On the Right Track: Are You Doing Everything Possible to Keep Your Finances Secure?


Credit is key to having stable, secure finances, yet many people do not understand how having good credit can impact their lives every day.  There are some basic steps that everyone can do to ensure they stay on the road to good credit and secure finances.

Bad credit can cause, at the minimum, higher interest rates in your automobile and home mortgage loans.  If you take out a credit card, you will be paying high interest there as well, impacting your monthly bills and making it difficult to pay off the balance in a timely manner.  Long-term, bad credit can keep you from making purchases or receiving loans for things that may be life-threatening, such as a medical procedure or medications that you need.

Are You Guarding Your Credit?

There are many ways for your credit score to be impacted negatively, so you should be monitoring your credit regularly.  Identity theft and fraud is a huge problem, with millions of people affected annually. Keeping track of your credit score and credit use is an easy way to combat this and, if it happens to you, stop it before it gets out of hand.

How Can You Keep Your Finances Secure?

The average credit score nationally, according to FICO, is 691, with the dividing line between good and bad credit coming at a score of 620.  Good credit doesn’t even start for most lenders until the 700 mark, which is above the average score for most people.  The higher your score, the better your interest rates.

On average, only 39% of people have actually obtained their credit reports to help them understand and improve their credit scores.  Today, accessing your report is easy and usually free, so the first thing you should do is grab a copy of yours.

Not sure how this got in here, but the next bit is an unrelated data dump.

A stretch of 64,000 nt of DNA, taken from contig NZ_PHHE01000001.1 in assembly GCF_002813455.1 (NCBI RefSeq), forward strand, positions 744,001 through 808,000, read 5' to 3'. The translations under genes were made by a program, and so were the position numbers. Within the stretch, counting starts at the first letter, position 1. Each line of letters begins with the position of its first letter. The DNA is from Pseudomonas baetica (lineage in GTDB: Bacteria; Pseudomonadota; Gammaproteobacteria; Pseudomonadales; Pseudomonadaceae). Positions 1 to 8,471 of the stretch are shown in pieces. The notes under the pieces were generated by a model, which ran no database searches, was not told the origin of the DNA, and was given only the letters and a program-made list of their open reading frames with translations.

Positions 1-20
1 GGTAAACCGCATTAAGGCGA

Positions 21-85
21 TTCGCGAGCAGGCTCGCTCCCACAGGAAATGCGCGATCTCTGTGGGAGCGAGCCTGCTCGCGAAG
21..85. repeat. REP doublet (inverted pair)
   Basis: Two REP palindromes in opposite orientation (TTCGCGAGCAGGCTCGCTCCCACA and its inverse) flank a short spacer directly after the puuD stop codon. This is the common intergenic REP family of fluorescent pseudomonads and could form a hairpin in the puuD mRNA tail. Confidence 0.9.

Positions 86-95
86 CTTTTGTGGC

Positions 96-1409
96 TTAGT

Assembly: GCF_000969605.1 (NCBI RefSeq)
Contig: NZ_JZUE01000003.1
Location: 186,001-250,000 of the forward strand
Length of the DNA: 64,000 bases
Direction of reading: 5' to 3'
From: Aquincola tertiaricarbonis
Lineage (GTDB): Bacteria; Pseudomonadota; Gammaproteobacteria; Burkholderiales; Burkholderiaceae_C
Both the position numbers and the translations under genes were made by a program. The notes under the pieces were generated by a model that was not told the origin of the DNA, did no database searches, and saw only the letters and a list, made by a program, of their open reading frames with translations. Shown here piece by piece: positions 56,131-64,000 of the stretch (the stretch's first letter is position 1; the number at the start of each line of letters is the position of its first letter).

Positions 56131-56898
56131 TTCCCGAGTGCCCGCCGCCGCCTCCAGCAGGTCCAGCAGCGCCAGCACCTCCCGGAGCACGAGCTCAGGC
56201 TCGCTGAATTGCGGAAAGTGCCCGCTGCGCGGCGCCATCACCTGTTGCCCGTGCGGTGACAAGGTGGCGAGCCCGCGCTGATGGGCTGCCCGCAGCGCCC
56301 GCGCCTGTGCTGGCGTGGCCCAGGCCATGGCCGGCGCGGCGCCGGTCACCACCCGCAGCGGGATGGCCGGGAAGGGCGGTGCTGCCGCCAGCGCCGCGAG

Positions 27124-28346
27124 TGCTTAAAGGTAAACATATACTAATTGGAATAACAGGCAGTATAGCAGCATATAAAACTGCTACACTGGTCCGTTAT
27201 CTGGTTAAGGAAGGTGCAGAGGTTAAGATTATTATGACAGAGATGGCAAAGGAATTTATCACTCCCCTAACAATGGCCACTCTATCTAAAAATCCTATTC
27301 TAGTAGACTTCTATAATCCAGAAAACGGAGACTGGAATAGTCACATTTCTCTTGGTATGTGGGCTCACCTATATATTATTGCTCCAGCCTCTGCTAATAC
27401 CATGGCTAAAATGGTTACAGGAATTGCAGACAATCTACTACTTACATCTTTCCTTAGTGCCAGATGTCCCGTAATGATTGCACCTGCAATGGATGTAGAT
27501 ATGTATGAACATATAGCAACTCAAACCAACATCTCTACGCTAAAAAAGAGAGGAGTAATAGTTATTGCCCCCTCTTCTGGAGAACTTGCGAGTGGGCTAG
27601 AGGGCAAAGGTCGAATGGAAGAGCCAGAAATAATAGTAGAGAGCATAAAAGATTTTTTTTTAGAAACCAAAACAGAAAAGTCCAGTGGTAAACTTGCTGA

Once you have your report, understanding it is the next step to secure finances.  Your score is made up of five main factors, each of which rates a different percentage of the total score.

Your payment history and amount and duration of late payments makes up 35%, so if you have late payments on your report, starting now to make those payments, even just the minimum, on time will help improve your score.  How you utilize your credit ratio is 30%. For example, if you have $10,000 of credit available and you are using $9,500 of it, that doesn’t look well to other lenders.

The length of your credit history is important.  The longer you have had credit and paid well, the better your score.  This is worth 15% of the total. Types of credit – installment, revolving, and mortgage – accounts for another 10%, and recent credit inquiries is the final 10%.  You don’t want a lot of people checking your credit, especially if they are denying you.

Bad Credit Fixes

It can become a vicious revolving cycle – you need credit but don’t have it, so you borrow money, but the interest is high, so you have to borrow more money to pay that loan off.

There are many options for loans, but when you have bad credit you can feel backed into a corner with no options but high interest, bad term loans.  There are safer alternatives, like Cigno loans, but you have to be very careful and be sure you can afford the terms of the loan.

The best way to avoid high-interest loans is to make sure your finances are secure through monitoring your credit and understanding how it works from the start. Remember, your credit didn’t go bad right away, and it will not improve right away, either.  The key to stable finances is consistency and time.